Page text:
The EACC has defended its record saying current statistics show that they have achieved 79 per cent convictions on all the cases they have investigated.
CEO Halakhe Waqo said this translates to up to 99 per cent concurrence rate.
This means that for every ten cases the commission has forwarded to the DPP’s office, nine have been successfully prosecuted on basis of strong evidence.
"Because even the records we have show that in 2016/17 financial year, we had 33 cases concluded by court out of which 25 were convictions, five discharges, and three acquittals."
"If matters change from now henceforth, time will tell and records will tell. But for now, I want us to be that forthright. We do our work intensely," Waqo added.
Waqo’s claims are, however, a contradiction of basic facts considering that no high profile corruption case has ever been successfully prosecuted.
These include Anglo Leasing, Chicken Gate, Goldenberg, NYS, Maize scandal and the Karen land saga.
Waqo said the commission has the best investigators and engages specialists in professions such as procurement, surveyors, forensic analysts among others.
He said by the time the commission decides to propose cases to the DPP for prosecution, it is convinced that it has gathered enough evidence to sustain a prosecution before court.
The CEO made the remarks at a joint press conference with DPP Noordin Haji on Wednesday at EACC headquarters at Integrity Centre, Nairobi.
His remarks came hours after Noordin informed the Senate Committee on Justice and Legal Affairs that it has been unable to prosecute some corruption cases because "they had gaps".
The DPP said three out of four files the EACC forwarded to his office concerning governors implicated in corruption cases, lacked sufficient evidence.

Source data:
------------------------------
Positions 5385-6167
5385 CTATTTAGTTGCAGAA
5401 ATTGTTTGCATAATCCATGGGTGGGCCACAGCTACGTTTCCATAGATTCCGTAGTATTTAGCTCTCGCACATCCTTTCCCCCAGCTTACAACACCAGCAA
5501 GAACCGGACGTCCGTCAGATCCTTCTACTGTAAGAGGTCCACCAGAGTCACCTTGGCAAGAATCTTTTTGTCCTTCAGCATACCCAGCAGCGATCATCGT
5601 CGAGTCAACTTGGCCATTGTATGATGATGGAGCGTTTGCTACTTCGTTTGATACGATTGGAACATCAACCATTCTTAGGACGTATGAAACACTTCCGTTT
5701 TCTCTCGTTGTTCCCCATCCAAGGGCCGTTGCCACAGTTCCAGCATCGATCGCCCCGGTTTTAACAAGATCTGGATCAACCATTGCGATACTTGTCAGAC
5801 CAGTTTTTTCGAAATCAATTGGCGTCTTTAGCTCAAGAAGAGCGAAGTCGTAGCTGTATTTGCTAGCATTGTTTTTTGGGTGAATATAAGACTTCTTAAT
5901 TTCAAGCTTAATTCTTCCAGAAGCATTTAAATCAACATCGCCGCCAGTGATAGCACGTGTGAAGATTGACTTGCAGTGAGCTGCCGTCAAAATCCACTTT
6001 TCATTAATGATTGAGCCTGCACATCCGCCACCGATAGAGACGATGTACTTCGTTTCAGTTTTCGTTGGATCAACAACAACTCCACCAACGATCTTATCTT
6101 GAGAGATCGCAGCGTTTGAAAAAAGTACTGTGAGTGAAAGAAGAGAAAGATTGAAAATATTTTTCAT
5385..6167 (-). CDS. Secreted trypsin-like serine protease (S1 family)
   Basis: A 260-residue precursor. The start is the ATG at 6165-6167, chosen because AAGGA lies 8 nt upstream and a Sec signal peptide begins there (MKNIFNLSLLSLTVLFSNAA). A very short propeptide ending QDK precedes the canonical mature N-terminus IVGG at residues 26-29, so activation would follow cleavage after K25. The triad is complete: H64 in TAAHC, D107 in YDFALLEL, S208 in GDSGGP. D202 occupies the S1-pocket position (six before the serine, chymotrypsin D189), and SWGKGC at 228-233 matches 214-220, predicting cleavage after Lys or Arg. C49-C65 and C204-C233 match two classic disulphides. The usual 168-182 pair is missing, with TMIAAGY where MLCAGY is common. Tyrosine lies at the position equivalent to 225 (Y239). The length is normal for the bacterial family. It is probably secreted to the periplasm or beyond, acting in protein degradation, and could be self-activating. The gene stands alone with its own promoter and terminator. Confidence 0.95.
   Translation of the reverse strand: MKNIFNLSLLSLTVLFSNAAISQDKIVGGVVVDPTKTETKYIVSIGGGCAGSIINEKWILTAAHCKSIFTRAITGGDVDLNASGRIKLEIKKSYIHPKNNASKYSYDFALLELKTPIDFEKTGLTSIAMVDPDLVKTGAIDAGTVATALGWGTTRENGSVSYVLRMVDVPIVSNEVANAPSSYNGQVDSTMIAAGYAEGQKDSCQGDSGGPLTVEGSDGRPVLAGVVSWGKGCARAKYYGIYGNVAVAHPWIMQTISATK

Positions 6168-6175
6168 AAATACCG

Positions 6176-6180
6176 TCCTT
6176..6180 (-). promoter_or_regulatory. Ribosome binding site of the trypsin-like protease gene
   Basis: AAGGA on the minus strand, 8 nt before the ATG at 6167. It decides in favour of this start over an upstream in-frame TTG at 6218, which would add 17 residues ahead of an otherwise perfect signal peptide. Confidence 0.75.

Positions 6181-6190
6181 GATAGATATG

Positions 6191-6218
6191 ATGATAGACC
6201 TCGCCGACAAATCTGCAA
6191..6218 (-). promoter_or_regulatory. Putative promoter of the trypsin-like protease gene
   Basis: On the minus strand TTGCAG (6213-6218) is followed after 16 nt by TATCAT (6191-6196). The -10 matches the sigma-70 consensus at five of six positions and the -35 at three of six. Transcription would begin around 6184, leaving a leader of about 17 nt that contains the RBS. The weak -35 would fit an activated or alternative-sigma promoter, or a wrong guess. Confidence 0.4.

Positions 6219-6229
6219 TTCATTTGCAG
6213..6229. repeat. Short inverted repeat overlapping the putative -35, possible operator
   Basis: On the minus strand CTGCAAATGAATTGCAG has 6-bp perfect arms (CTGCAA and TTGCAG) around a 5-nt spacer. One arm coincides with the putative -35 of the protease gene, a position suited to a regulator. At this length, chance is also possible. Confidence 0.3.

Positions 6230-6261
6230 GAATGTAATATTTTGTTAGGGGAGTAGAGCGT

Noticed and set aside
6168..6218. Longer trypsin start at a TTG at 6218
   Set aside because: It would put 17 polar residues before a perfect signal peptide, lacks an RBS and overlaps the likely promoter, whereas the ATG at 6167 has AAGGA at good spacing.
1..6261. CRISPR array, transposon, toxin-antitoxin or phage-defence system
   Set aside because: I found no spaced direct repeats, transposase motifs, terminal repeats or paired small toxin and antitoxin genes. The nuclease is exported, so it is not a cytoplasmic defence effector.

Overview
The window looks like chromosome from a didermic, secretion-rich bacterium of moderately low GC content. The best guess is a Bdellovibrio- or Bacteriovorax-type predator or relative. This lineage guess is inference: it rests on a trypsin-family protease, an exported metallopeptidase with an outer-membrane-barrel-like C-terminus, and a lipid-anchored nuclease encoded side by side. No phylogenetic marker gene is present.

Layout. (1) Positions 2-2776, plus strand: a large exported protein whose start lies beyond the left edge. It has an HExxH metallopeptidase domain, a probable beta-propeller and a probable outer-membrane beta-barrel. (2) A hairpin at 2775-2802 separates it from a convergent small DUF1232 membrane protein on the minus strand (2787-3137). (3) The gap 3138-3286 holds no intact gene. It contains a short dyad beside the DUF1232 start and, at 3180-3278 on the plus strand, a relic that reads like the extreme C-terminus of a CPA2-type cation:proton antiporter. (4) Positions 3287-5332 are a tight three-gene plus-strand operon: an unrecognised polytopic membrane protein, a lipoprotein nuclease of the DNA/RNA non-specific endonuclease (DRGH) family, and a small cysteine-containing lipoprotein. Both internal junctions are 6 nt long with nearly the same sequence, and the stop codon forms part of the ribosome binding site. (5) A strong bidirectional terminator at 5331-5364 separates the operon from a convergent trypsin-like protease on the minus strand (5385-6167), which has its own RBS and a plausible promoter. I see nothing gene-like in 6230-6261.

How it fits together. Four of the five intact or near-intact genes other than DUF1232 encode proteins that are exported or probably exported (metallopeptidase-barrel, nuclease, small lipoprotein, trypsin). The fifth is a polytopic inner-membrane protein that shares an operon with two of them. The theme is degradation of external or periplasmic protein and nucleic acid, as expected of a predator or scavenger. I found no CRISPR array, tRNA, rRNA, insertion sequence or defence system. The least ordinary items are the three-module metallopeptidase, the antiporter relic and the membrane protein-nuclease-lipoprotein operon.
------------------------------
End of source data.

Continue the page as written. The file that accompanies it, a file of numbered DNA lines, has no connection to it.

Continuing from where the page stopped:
"The truth of the matter is that they were gaps and there are gaps and there is no two ways. Where there are, we will point out and return to the EACC to ask them to do further investigations and to bring the required evidence," Noordin said.
He told the Senators that some of the gaps are as a result of among other things, "oversight on the part of the investigating officers on very pertinent issues".
During the press conference, however, Noordin said returning of the files back to the EACC does not in any way point to incompetence on the commission’s side.
"The process is the way it is because the law has provided for it. Once investigations are complete, the files are brought to the ODPP for us to look at it and decide whether we can prosecute or not."
The assertions came in the wake of concerns among Kenyans who have questioned EACC's capacity to investigate prosecutable cases.
There are also calls for the disbandment of the anti-corruption body owing to failure to prosecute senior state officers implicated in graft.
"And where there are lose ends and gaps, then we do that and return and ask the investigators to cover those areas," the DPP said.
He added that that was the procedure that was followed in the ongoing NYS trial.
"We did return the files to the DCI for them to cover areas, and at no time does that mean that there is a weak link. It’s part of the process."
Waqo said that at no point has there be a fight between the EACC and the DPP’s office over the manner in which cases are investigated.
"Our statistics are very clear and our statistics speak for us jointly that we do not fight over this."
While appearing before the Senate, the DPP said that going forward, his office will be working jointly with EACC investigators by way of providing guidance on what to look for during investigations in order to seal the gaps.
Noordin said this is in line with Section 5 of the ODPP Act. "This was not happening before and we have realised that it brings a big problem."
Waqo said EACC is committed to continue the close cooperation and partnerships with DPP's office and has held several consultative meetings and discussions to ensure seamless flow of processes.